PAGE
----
In a series of the just described automatic mechanical means provided along the automatic transfer line of the copper-clad bases P, the said automatic printers, 4, 12, 17 and 23 have the mechanism explained below.
As shown in FIGS. 3 to 7, the proximal end portions of a rocker arm 41 and a plate fixing frame 42 disposed therebelow are pivotally supported on the upper side of the rear portion of the underframe 40 by a pivotal shaft 43 so as to be swingable vertically. Said rocker arm 41 is provided integral with the pivotal shaft 43 while the plate fixing frame 42 is arranged pivotally movable up and down in a free state relative to the shaft 43.
A printing screen 44 is detachably held in said plate fixing frame 42, and the latter is held in position by a lock mechanism such that said frame 42 may take a position substantially parallel to the rocker arm 41.
Said rocker arm 41 is operatively connected to a cylinder mechanism 49 through a sprocket 45 secured to the shaft 43, another sprocket 46 pivotted to the underframe 40 at a lower position, an endless chain 47 passed between said both sprockets 45 and 46, and a lever 48 integrally joined to the shaft of the lower sprocket 46, whereby the rocker arm 41 is pivotally moved to take either the horizontal printing position or the upwardly slant non-printing position in accordance with the operation of said cylinder mechanism 49.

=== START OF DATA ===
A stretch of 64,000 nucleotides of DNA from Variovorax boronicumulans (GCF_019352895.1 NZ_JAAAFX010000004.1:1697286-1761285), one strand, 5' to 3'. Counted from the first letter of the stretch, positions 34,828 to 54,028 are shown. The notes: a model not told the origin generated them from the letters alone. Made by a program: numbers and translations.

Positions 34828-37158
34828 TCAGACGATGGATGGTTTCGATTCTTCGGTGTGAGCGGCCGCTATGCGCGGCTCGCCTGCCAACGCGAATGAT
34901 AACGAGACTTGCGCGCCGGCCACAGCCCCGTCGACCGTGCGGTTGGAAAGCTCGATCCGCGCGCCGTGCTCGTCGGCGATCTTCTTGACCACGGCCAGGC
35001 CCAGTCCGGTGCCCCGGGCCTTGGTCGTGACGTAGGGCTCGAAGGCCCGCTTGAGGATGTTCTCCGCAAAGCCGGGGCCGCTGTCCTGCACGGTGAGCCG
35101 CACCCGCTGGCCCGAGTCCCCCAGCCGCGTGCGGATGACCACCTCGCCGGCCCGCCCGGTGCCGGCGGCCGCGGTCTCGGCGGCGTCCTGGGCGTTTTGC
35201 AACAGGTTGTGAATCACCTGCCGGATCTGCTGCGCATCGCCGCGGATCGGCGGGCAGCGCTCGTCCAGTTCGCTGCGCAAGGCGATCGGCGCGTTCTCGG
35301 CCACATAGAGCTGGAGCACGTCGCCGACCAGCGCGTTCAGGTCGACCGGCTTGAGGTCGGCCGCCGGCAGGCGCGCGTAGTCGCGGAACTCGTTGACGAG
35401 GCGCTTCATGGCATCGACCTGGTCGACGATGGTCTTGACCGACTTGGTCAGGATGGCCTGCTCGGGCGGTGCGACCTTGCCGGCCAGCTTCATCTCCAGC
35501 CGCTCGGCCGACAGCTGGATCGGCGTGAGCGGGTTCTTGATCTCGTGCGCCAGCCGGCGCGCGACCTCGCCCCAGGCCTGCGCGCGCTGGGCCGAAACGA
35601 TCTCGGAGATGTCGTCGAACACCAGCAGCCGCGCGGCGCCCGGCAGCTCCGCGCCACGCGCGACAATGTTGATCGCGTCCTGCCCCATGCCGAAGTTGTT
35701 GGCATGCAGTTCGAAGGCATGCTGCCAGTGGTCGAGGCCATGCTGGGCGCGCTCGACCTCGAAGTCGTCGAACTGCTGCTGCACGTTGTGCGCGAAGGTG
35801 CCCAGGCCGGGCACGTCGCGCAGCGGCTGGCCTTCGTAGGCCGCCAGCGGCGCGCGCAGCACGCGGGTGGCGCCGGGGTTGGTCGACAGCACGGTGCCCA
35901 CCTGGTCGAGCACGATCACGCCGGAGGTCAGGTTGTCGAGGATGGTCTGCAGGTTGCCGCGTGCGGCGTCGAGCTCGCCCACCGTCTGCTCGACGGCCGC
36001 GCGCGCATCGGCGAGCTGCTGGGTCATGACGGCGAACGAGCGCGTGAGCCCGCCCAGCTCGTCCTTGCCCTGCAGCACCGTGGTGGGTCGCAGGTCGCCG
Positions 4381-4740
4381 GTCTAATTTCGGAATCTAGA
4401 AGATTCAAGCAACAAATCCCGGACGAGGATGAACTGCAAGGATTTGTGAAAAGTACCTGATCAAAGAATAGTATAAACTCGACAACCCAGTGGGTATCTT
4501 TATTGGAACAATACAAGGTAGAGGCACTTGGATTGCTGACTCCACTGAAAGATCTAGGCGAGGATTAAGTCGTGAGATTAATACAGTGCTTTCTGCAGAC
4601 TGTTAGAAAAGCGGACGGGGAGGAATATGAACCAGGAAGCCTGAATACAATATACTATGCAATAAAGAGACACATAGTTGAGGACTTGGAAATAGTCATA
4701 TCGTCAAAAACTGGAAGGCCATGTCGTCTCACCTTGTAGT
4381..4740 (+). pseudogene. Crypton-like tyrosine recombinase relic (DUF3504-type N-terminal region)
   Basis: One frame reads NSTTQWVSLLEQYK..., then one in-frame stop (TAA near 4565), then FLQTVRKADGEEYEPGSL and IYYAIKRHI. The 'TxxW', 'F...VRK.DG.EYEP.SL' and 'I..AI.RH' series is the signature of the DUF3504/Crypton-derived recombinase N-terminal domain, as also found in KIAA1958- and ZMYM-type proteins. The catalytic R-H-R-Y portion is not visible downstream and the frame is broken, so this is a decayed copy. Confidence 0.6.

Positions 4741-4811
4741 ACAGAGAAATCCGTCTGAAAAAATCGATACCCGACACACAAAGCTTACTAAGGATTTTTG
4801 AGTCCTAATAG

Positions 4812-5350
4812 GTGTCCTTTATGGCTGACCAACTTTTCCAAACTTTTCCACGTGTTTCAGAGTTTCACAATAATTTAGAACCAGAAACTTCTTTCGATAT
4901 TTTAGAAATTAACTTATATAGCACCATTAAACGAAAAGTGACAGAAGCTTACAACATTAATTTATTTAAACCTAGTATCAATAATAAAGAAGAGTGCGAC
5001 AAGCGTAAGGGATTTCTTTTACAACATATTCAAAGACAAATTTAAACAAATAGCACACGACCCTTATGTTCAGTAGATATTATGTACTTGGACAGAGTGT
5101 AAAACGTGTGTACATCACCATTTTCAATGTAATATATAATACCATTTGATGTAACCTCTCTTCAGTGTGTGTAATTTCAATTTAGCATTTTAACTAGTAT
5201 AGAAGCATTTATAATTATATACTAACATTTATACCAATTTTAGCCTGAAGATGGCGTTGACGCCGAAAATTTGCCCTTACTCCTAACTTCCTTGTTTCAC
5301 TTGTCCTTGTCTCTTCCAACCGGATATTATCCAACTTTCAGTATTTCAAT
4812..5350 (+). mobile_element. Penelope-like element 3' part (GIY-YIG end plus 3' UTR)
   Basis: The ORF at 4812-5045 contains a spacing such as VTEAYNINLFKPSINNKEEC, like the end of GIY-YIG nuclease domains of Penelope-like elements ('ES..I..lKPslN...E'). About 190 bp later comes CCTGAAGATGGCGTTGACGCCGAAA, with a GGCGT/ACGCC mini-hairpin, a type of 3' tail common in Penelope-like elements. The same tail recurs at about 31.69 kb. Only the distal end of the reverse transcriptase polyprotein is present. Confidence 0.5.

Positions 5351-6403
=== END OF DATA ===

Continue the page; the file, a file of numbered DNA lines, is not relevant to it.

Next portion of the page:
It will be also noted that a squeegee holder 50 is slidably adapted to said rocker arm 41 while maintaining an interlocked relation with the cylinder mechanism 51, said squeegee holder 50 having mounted thereto a squeegee 52 and an ink return plate 53.
Said squeegee 52 and ink return plate 53 are so designed that they can rise and fall alternately by means of the corresponding vertical cylinder mechanisms 54 and 55, respectively. Said vertical cylinder mechanisms 54 and 55 are arranged operable in correspondence to the operation of the cylinder mechanism 51 of said squeegee holder 50 such that when said squeegee holder 50 is moving in one direction by the operation of said cylinder mechanism 51, said squeegee 52 is held at its lowered position where it slides on the screen 44, and when said squeegee holder 50 is moving in the opposite direction, said ink return plate 53 is held at the lowered position. Such relative operation is actuated by a limit switch which is turned ON or OFF by the squeegee holder 50 itself when it reaches the end of its movement.